Jobsearch: The importance of being upfront about pay and conditions

‘Put it out there from the beginning and take the ask out for individuals,’ says career psychologist

In most colleges, graduates can still avail of their careers service for two years and they can point you towards salary norms. Photograph: iStock

In most colleges, graduates can still avail of their careers service for two years and they can point you towards salary norms. Photograph: iStock

 

In a recent article in the Pittsburgh Business Times, reporter Nate Doughty wrote that companies who struggled to fill roles got thousands of applications when they raised the salary, leading to a wider pool to hire from and happier workers. So, should companies here be upfront from the outset – perhaps even in the job ad – about pay and conditions?

Dave Gibney, trade unionist and co-host of the Week at Work podcast, says that employees value respect and dignity, security of hours and pay. “Full employment means a worse market for workers, where employers are nicer and offer higher wages when there are shortages. Look at pay and conditions and consider the approach of the company to making this information available.”

In the arts industry, staff spend notoriously large amounts of time pulling together funding applications and Gibney says that the amount of time and energy job applicants have to spend is comparable. “You have to work so hard to pull your application without even knowing what the pay is. If companies want someone to put the effort in, they should be upfront.”

We asked the DCU careers service if they agreed.

“Best practice suggests that advertising the salary range from the outset is very useful,” says Yvonne McLoughlin. “However, some companies choose not to disclose for competitive reasons. During the screening process, recruiters sometimes ask what candidates’ salary expectations are and it is important that graduates have their research completed and be ready to answer.”

In most colleges, graduates can still avail of their careers service for two years and they can point you towards salary norms.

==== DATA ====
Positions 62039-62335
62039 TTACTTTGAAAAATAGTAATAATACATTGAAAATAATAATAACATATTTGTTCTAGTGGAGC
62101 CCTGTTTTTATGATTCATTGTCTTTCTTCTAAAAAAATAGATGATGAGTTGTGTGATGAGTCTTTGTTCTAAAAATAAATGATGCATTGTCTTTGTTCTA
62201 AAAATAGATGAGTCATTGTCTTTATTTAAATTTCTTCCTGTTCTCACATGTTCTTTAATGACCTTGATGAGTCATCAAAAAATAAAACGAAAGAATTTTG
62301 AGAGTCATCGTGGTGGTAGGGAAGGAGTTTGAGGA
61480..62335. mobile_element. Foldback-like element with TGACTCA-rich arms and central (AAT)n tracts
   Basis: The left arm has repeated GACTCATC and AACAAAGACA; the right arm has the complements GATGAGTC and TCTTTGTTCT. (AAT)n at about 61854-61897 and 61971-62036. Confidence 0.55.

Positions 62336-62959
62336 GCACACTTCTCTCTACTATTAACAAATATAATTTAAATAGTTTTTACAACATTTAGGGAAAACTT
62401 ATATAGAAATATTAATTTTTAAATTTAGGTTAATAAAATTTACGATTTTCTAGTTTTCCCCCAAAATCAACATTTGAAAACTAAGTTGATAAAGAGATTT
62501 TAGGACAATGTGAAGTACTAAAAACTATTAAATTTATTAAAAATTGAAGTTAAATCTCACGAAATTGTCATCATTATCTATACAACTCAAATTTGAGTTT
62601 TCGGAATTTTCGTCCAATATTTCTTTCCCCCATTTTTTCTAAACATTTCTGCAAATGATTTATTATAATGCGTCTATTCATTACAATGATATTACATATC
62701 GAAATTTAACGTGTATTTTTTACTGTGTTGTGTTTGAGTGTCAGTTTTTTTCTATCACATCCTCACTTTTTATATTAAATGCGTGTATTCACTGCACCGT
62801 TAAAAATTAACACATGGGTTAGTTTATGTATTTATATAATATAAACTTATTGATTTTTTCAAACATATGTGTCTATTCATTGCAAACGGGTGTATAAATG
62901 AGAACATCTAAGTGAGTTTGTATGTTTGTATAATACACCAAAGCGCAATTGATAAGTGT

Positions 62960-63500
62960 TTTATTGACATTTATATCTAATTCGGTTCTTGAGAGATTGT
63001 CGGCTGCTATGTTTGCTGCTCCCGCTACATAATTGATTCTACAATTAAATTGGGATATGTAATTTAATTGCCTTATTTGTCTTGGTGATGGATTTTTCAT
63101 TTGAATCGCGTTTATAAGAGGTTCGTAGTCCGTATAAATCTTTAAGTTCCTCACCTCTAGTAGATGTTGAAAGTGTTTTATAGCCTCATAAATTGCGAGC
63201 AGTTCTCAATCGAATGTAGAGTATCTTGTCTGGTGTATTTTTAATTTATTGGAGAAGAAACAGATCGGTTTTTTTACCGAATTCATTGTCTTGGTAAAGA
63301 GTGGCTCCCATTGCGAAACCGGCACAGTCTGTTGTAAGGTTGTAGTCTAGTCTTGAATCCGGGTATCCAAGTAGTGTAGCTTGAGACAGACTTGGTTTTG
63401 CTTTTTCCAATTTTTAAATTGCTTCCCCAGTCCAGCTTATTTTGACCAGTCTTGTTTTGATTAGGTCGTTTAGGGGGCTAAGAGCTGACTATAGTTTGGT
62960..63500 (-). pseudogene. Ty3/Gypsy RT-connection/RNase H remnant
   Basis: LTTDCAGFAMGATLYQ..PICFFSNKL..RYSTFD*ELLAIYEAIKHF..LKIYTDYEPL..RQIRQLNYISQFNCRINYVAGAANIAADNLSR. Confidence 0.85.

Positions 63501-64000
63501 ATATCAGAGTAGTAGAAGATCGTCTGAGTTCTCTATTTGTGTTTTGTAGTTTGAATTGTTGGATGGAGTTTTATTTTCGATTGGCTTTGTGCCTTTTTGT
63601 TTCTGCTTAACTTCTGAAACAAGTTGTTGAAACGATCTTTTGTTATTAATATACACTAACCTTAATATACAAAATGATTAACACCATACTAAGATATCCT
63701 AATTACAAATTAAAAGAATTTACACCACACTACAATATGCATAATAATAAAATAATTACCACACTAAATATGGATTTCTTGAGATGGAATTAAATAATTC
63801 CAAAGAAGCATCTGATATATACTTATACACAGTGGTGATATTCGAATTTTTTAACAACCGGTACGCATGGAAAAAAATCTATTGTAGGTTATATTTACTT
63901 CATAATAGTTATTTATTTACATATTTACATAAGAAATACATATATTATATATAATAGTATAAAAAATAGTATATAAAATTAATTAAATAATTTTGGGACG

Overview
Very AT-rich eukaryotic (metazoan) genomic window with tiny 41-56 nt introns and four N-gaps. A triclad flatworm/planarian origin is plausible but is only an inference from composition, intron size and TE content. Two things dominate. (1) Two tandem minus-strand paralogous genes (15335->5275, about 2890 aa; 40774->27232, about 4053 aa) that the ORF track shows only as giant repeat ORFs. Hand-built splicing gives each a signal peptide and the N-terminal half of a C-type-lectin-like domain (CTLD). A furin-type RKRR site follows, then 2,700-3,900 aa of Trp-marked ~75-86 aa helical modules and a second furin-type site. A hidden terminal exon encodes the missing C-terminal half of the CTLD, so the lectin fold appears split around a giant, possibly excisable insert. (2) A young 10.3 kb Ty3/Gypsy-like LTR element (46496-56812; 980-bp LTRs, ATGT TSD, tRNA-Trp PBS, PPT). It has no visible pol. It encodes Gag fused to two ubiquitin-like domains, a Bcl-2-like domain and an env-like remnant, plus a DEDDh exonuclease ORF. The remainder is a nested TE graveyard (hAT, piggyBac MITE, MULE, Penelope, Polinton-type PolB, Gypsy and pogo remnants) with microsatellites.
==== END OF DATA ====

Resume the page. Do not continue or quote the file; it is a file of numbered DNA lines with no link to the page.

“Generally, employers begin disclosing the salary at the final stages of selection. If it is critical for the graduate to know the salary, enquiring after the interview can often be an appropriate time to do so. From reviewing our Jobs Board there is a mixed approach to salary disclosure depending on the industry and roles being advertised. Some companies indicate a salary range, others use terminology such as competitive. Where students see competitive salary and conditions advertised, this generally means the salary is in line with that industry norms.”

Elaine Daly and Siobhán Murphy add that salary is one component – albeit an important one – of a wider pay and benefits package, and that opportunities to develop, flexible work, mentoring and job stability and security matter, too.

Sinéad Brady, a career psychologist who works with a wide range of firms, advises companies to be upfront. “We work to get paid, not as a favour. Companies should be transparent and let people know what they can expect to be paid. What’s the reluctance? In any case, legislation on the gender pay gap – which will require employers above a certain size to publish pay differences between male and female employees – means that the information will come out anyway. Put it out there from the beginning and take the ask out for individuals because it’s really hard to ask an organisation about it. Ultimately, a firm will have a stronger bottom line in a human workplace built on good relationships.”